U.S. criminal laws don’t apply to conduct abroad: 2nd Circuit
Attention, American fraudsters! If you restrict your criminal activities to conduct outside of the United States, you’re safe from prosecution under U.S. laws.
That’s not exactly how a three-judge panel of the 2nd Circuit Court of Appeals worded its decision Friday in U.S. v. Alberto Vilar and Gary Tanaka, but it’s the effective result of the appellate court’s finding that criminal statutes – in particular, criminal securities fraud laws – don’t extend overseas. The opinion noted that the 2nd Circuit has long recognized a presumption against the extraterritorial application of U.S. criminal laws. But make no mistake, the Vilar ruling is a major interpretation of what the court acknowledged to be an open question after the U.S. Supreme Court’s 2010 admonition against overextending the scope of U.S. laws in Morrison v. National Australia Bank. Namely, does Morrison apply to criminal as well as civil laws? The 2nd Circuit panel – Judges Jon Newman, Jose Cabranes and Chester Straub – could not have answered the question more decisively. “The general rule,” wrote Cabranes, “is that the presumption against extraterritoriality applies to criminal statutes.”
That reasoning could result in the dismissal of some counts of the government’s indictment of onetime SAC Capital trader Mathew Martoma, whose lawyers at Goodwin Procter argued in a brief filed in June that Morrison precludes charges based on trading in the American Depository Receipts of Elan, a company whose stock trades on Irish and British exchanges. The intersection of Morrison and fraud prosecution is also at issue in a 2nd Circuit appeal by former Sky Capital executives Ross Mandell and Andrew Harrington, who were convicted of defrauding mostly British investors in London-traded securities.
Unfortunately for Vilar and Tanaka, who controlled U.S. and international investment advisory firms under the umbrella name Amerindo, the 2nd Circuit upheld their convictions for deceiving investors in two Amerindo vehicles. There was no question that the securities Vilar and Tanaka sold were not listed on any exchange in the United States, and that many foreign investors completed their purchases abroad. The appeals court found, however, that some of Amerindo’s alleged victims transacted in the United States to purchase the securities. Those purchases were domestic transactions under Morrison, the 2nd Circuit said, so they justified the 2010 jury verdicts against Vilar and Tanaka.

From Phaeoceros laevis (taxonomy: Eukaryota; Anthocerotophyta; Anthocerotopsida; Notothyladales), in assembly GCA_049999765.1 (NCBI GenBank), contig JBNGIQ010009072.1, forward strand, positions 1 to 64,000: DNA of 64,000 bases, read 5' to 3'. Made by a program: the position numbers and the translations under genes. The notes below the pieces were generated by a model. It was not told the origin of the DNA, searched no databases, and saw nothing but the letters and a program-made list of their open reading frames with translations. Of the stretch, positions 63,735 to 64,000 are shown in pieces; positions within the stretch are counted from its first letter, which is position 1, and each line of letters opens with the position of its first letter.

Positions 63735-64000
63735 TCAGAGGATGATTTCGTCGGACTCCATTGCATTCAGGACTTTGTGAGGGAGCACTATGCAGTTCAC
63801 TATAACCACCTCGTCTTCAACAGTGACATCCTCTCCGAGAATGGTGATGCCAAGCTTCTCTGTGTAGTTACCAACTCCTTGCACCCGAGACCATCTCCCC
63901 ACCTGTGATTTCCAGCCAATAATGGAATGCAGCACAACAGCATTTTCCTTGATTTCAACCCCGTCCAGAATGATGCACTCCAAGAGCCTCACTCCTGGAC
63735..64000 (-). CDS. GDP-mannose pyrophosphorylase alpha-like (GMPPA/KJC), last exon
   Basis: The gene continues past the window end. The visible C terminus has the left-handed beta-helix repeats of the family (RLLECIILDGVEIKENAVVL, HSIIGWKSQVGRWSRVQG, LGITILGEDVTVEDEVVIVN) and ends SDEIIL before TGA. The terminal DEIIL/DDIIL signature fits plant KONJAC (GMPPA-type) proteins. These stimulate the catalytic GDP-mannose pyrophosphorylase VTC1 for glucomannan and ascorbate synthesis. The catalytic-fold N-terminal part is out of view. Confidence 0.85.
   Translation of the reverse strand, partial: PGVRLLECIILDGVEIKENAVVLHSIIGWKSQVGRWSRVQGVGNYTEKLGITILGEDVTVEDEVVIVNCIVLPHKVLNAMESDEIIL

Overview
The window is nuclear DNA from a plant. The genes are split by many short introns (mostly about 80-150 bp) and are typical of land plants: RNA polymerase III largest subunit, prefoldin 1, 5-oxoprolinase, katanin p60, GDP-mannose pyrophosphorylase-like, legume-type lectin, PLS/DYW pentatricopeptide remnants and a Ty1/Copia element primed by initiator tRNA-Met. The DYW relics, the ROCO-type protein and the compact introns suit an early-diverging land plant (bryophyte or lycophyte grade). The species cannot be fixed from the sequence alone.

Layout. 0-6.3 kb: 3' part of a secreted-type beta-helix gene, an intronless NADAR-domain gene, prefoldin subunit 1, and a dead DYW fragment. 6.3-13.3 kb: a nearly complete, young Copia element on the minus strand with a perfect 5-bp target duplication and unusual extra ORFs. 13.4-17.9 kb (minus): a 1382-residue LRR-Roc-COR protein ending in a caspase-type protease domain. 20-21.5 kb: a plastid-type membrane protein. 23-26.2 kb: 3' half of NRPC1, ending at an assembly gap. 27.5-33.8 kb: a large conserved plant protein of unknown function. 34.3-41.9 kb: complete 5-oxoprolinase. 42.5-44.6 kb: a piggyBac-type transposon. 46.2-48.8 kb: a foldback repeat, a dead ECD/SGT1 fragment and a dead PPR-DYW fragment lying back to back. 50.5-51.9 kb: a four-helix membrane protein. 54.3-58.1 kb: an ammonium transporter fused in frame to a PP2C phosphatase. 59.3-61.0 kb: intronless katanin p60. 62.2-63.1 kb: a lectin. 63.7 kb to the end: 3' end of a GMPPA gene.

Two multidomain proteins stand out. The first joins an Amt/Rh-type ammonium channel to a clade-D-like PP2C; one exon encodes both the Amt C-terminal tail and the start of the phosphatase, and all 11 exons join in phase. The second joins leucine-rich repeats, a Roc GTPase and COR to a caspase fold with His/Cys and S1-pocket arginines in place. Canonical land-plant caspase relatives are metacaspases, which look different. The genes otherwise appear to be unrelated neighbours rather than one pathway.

But that very limited affirmation has to be considered a blow to prosecutors from the Manhattan U.S. Attorney’s office, who had asked the 2nd Circuit for a much broader holding that would have insulated criminal cases from Morrison defenses. The government argued that the Supreme Court’s 1922 decision in United States v. Bowman holds that U.S. criminal laws apply to conduct outside our borders even if they do not specify extraterritoriality. (In Bowman, the court ruled that criminal charges could be brought against sailors who conspired while at sea to defraud a government-owned company.) Under the government’s reading, the 2010 Morrison decision applied only to civil statutes, not to criminal laws; even though Morrison specifically addressed a securities fraud class action, prosecutors said there’s a distinction between civil fraud suits and criminal prosecutions.